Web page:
What Sony's New EULA Means To Gamers


Posted September 15, 2011 - By Stephen Johnson

 Morning Hangover: What Does Sony Need To Do To Earn Back Your Trust?

This morning, it was revealed that Sony had changed its End User License Agreement for the PlayStation Network, adding a mandatory arbitration clause to the contract gamers enter into when they click "accept" after they download an update. Basically, the new clause says that larger disputes between gamers and Sony won't be handled in court, but instead will be decided by an outside agency. While small claims are excluded, class-action lawsuits are not, and class-action suits, like the ones filed over the PlayStation Outage of a few months ago, can be a big problem for companies. Check out the EULA here.

Arbitration is a way of settling legal disputes outside of court, usually through an independent organization. It can be a good option when two same-sized companies have beef, but many regard arbitration as a bad deal for consumers in dispute with corporations.

According to Sony, the language in the new TOS is "common and similar to that of many other service related Terms of Service Agreements. It is designed to benefit both the consumer and the company by ensuring that there is adequate time and procedures to resolve disputes."

Obviously Sony wouldn't have written the new clause if it didn't benefit them, but is it fair to you and the rest of your gaming brethren?

While arbitrating a dispute is usually faster and less expensive for everyone compared to taking a case to court, an arbitrator (basically the judge) in a case like Anonymous Gamer Vs. Sony would be paid by Sony and the consumer equally, which seems fair, until you consider that an individual consumer is unlikely to ever arbitrate more than one case over time, where Sony is likely to arbitrate a bunch of them, giving arbitrators an incentive to rule in favor of the company as opposed to the consumer. An arbitrator who consistently rules against a corporation would most likely be out of a job pretty quickly. A "real" judge, on the other hand, is ideally impartial, and gets paid no matter who he/she rules in favor of.

Whether adding an arbitration clause to a EULA is legally binding is ultimately decided on a case-by-case basis. Different U.S. courts have ruled different ways on this issue. The enforcibility depends on the specific wording of the clause, the circumstances under which is "agreed to," and the laws that govern that particular quasi-contract.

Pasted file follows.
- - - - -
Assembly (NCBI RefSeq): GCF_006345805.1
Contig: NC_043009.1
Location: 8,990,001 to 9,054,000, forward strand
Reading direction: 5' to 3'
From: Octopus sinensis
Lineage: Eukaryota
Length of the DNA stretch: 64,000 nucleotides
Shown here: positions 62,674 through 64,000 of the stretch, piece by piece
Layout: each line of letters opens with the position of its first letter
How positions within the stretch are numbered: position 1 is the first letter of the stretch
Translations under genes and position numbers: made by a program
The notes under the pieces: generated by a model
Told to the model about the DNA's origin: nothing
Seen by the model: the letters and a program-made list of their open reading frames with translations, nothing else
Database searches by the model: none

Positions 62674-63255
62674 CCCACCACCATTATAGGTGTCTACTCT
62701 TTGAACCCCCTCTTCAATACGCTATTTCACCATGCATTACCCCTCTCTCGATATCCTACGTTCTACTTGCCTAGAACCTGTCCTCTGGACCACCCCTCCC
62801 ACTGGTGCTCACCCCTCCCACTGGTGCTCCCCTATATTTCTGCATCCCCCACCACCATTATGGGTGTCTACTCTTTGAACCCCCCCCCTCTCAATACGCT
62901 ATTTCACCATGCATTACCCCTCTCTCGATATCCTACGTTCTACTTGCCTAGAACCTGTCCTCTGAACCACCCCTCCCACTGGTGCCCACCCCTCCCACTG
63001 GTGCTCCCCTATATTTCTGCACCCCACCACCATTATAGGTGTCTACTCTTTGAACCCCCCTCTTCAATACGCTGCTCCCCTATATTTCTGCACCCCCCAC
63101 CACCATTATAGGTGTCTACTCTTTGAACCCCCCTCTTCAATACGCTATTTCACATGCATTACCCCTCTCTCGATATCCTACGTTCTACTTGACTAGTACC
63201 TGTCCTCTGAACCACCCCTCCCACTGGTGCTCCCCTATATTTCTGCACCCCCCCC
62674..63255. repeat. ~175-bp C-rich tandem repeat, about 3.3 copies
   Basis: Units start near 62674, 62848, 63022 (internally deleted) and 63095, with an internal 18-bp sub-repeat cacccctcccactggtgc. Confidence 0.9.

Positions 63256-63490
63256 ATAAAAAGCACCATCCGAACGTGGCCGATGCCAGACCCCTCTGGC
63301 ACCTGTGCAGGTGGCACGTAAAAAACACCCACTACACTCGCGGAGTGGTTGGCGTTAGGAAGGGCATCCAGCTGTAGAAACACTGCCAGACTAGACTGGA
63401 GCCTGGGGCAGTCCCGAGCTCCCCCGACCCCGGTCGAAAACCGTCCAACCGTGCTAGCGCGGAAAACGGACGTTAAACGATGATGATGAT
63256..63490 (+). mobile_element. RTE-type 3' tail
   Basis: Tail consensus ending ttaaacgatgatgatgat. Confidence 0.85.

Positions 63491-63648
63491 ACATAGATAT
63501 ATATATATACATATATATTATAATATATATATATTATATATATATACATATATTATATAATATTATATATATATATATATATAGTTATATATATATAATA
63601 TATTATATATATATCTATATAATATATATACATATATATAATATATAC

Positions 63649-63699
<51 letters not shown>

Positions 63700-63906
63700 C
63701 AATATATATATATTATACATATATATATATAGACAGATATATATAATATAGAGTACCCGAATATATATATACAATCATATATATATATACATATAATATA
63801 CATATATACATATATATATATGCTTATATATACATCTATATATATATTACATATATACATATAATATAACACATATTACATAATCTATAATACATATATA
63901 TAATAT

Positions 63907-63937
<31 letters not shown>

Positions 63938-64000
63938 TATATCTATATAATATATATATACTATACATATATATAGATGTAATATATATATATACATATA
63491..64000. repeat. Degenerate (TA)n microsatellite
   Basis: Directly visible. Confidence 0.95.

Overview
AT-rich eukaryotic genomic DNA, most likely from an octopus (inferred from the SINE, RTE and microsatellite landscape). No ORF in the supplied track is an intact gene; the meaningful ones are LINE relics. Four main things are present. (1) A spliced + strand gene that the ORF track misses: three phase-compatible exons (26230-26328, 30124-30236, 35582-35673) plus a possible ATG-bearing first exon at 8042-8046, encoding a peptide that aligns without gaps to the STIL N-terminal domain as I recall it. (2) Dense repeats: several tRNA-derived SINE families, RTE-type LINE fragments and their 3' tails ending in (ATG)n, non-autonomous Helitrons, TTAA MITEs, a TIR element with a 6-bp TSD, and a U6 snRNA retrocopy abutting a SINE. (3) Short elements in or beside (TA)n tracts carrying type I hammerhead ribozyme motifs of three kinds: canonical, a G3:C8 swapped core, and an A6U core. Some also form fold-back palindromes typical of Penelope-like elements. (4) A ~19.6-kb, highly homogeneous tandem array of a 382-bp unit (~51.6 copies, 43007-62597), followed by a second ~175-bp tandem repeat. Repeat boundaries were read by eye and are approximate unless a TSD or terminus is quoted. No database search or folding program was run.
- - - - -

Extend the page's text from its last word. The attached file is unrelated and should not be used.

The argument companies generally make is that by clicking "yes," you agree to the terms, and enter a contract with them. Feel free to not agree, and use a different product, but if you want to play on their playground, you have to agree to the rules. 

On the other hand, many people have argued that clicking "accept" after a download is not the same thing as entering into a contract at all, as the consumer and the company are on different legal footing. In 2008, a California appeals court struck down a mandatory arbitration clause in T-Mobile's EULA because, basically, the agreement was written by a party with superior bargaining strength (T-Mobile) and the customer was given no ability to negotiate. This could explain the opt-out clause in Sony's EULA. It's your opportunity to negotiate.

I spoke to TheFeed's legal adviser and consigliere, Wesley E. Johnson, Esq. about the meaning of the clause and he explained it like this, "The opt-out provision is a strategic move so they can argue, 'Hey, they could have opted out, so don't allow the class certification, and send it to arbitration.' The counter-argument, of course, is that they are offering an 'instant acceptance,' coupled with a cumbersome and difficult opt out provision. So it's still not a fair transaction."

Whether that argument would hold up in court remains to be seen, but it can't hurt to opt-out of the arbitration altogether now that you're aware of its existence.

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What Sony's New EULA Means To Gamers


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